Can Boxed Pasta Actually Go Bad In The Pantry?

Where would we be without pasta? Though modern pasta is Italian in origin (and before that, its roots as noodles trace to China), it's now a staple part of the American diet; the easiest thing to cook when you need a quick meal. And while you certainly can make pasta from scratch, it's a laborious process involving rolling out dough and cutting it into shapes; even with a stand mixer attachment, it can take a while. It's much easier just to eat boxed pasta — which, in addition to being easy to cook, is tremendously cost-effective.

And because it's so cost-effective, a lot of people might buy it in bulk and store it in their pantry indefinitely. But is that a problem? Can boxed pasta go bad if properly stored? Well, kind of. It can certainly get to a point where it's not ideal, but it doesn't go bad the way other foods do. It's unlikely to make you sick, but it might not taste great.

How long does boxed pasta last?

It's tempting to think of boxed pasta as a non-perishable food like canned goods that stay good basically forever if properly stored and undamaged. And they do last a long time — most expiration dates are listed at one to two years, and in reality, they should maintain their quality even longer than that since expiration dates are generally just the manufacturer's best guess at how long the pasta will stay in an ideal state. How long varies on a case-by-case basis; you should use your own judgment as a guide here.

There are a couple of ways to halt the natural decay process in food. The first is canning, which essentially hermetically seals the product against the introduction of oxygen and moisture, which are the critical drivers of decay and bacterial growth. The second, though, is dealing with moisture by having food that's naturally so dry it can't find purchase. This is why honey never goes bad; it might seem moist, but it actually has an extremely low water content since it's basically pure sugar. Bacteria can't find a way to grow on that — and dried pasta is, as its name suggests, similarly devoid of moisture.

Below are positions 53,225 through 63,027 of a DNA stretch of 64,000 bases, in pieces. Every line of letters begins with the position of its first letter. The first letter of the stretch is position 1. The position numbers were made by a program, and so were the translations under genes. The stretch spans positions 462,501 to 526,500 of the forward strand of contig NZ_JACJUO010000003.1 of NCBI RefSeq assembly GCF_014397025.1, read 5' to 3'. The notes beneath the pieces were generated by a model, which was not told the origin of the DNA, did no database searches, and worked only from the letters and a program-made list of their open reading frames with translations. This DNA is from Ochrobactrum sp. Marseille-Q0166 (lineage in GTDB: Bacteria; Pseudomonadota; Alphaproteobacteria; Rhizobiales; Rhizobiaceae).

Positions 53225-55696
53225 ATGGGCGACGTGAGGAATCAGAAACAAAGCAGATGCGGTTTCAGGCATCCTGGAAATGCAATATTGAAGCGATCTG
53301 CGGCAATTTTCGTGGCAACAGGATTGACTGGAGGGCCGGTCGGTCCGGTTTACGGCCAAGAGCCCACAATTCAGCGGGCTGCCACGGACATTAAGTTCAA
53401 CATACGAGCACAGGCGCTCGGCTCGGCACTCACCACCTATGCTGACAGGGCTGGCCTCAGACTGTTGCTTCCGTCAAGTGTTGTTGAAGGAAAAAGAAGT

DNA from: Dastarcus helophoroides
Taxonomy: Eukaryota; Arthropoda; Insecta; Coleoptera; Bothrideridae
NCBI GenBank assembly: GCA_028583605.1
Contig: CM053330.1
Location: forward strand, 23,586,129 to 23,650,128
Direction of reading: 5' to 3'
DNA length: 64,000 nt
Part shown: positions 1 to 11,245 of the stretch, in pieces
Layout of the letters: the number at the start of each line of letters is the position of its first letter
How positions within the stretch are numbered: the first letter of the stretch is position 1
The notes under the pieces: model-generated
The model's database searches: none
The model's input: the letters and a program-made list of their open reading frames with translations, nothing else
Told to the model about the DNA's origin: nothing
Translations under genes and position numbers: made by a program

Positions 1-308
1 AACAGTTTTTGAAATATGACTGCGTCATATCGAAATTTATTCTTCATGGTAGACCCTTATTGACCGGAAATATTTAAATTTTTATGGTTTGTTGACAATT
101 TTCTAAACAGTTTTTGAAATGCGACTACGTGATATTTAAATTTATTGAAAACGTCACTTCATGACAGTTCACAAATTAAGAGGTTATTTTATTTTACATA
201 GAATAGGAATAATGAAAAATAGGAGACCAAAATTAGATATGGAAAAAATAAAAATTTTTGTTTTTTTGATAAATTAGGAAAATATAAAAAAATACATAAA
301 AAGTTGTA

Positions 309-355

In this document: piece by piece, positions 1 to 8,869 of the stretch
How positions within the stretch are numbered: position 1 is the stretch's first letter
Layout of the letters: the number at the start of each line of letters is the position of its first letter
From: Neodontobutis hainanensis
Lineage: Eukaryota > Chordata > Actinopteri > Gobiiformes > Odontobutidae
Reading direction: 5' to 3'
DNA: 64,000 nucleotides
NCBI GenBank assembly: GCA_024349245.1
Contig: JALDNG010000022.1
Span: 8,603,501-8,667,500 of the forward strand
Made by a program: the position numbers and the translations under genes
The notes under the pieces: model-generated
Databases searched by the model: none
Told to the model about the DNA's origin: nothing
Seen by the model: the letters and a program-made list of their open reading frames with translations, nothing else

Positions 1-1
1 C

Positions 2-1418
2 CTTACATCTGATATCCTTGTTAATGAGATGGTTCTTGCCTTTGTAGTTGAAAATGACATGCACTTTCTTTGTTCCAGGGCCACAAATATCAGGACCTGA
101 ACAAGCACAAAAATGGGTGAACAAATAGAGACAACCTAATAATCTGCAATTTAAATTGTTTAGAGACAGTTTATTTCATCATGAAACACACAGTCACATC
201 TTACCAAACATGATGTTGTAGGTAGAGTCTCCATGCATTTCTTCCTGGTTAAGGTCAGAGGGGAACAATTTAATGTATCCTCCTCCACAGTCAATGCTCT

Signs boxed pasta has gone bad

The easiest way for boxed pasta to go bad is for it to be stored improperly. If moisture and oxygen have been allowed to get into your pantry, it might've gotten wet; if you see any soggy parts of the pasta, it won't be ideal.

That's not the only way it might have issues, though. The more likely scenario, as long as the dried pasta has been appropriately stored, is that small changes in texture will manifest as dryness and brittleness. Use your eyes here: Pasta that's past its prime isn't likely to smell bad because of the lack of moisture — although this is more likely with egg pasta, and if it does smell bad, don't go anywhere near the stuff. But you can see if the pasta has started to crack, and that's the surest sign the result won't make for a great dinner.

What happens if you eat old pasta?

One thing that's important to point out: It's extremely unlikely that you will ever get sick from boxed pasta that's past its prime. It's theoretically possible for bacteria to grow on boxed pasta, but, as outlined above, it's doubtful as long as there's no flaw in the storage process. That last part is a key caveat: If moisture has gotten into the package, and the pasta smells, get rid of it immediately.

So, you're unlikely to get sick if you eat old pasta. It just might not taste as good as you'd hope and expect; dried pasta tends to lose its flavor and (maybe more importantly) its texture if it gets left in a pantry over a period of years. It won't kill you, but it won't taste good either.

How to properly store boxed pasta

Fortunately, correctly storing boxed pasta isn't difficult at all. Keep it in a cool, dry place, and you're good to go. Since that describes every properly kept pantry, finding your pasta a long-term home shouldn't be too difficult.

You can also theoretically store dried pasta in the freezer if, for whatever reason, you don't think you'll be able to eat it within a few years (or you have more freezer than pantry space). In this case, though, you'll want to make sure it's in an airtight container; moisture from your freezer itself can cause it to go bad faster if stored this way than if you just left it in the pantry. You can do the same with the fridge, but why would you? You're not making it last longer by refrigerating rather than freezing it, and the risk of moisture getting in is just as high.

However you store it, though, be aware the stuff lasts for a long time. Just use your eyes to tell if it's still good — and if it doesn't smell, the worst that can happen anyway is a lackluster meal.